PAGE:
IT’S a battle of the heart over the head.
In the left corner, a pair of sexy-as-hell Italian-made $70-a-pop Malossi trumpets looking about as cool as a piece of aluminium and mesh can possibly look without being attached to a 1980s Porsche 911.
In the right corner, a pair of daggy-as-hell Australian-made $50-a-pair rubber and foam Uni Filter air filters looking about as cool as a fresh dog turd on the pavement in front of a child care centre.
Absent from the equation, of course, is the original equipment air box and paper air filter element, a set-up which makes a fresh dog turd on the pavement in front of a child care centre look about as cool as a piece of aluminium and mesh attached to a 1980s Porsche 911.
The Malossis were one of the first things I bought when I started accumulating bits and pieces for the cafe-racer-ing of my MkV Moto Guzzi LeMans.
The upsides and downsides of the trumpets are not rocket science. The upsides are visual and aural aesthetics. They look plain wonderful and, when you crank the throttle open, they sound plain even wonder-full-er. To look so gorgeous and sound gorgeous while sucking so hard is something achieved only by Malossi and Linda Lovelace.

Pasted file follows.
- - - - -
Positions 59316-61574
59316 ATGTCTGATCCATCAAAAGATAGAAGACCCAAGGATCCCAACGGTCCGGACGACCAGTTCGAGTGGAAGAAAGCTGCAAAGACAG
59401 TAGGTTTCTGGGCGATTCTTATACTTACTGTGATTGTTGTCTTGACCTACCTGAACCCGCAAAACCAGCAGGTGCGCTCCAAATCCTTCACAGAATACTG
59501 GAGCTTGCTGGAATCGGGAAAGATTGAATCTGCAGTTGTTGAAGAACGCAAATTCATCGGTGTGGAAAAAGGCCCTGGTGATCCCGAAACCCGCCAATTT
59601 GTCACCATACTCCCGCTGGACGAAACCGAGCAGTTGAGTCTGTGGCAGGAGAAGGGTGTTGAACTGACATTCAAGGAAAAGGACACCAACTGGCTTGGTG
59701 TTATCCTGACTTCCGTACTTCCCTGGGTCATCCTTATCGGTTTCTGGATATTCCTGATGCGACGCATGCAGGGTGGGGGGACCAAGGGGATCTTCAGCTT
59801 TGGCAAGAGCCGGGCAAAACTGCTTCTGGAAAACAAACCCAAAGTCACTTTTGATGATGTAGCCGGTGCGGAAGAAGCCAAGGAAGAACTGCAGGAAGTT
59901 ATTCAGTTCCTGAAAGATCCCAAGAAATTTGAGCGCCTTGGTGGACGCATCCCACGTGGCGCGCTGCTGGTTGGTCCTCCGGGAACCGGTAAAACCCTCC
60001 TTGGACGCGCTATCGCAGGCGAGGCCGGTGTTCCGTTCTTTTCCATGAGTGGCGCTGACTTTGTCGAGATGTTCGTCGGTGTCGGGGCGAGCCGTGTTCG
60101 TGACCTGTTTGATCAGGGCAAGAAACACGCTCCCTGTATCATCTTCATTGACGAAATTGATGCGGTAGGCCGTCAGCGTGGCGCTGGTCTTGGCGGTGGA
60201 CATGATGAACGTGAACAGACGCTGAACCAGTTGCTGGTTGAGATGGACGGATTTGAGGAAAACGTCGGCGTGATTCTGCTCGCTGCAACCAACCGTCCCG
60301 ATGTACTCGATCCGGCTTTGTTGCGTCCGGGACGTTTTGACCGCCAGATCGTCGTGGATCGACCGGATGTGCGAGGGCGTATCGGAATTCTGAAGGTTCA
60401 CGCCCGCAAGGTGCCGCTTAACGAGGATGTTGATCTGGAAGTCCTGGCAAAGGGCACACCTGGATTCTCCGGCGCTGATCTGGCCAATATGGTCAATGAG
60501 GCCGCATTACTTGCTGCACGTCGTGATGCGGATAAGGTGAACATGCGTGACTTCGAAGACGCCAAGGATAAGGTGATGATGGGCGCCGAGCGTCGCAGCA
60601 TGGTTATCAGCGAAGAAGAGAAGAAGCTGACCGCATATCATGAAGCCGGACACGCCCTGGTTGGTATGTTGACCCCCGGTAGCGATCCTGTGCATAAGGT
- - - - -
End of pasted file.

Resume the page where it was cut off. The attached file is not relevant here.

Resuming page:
The downsides of the Malossis are functional. They let crap into your motor. I know. The Guzzi dropped to one cylinder one day; diagnosis dirty plug, culprit Malossi. Another day, caught in torrential rain, the old girl quit completely after presumably sucking water.
The Uni Filter pods are exactly the same, but opposite.
The upsides are functional. They stop crap getting into your motor.
The downsides are aesthetic. They look like a lump of foam stuck on the back of your carbs. Which is fair enough, because that’s what they are.
So which one wins? Easy. The Malossis win of course.
(Note: Cafe LeMans wears the Uni Filter pods when I ride her to work. God, I hope no one sees me.)
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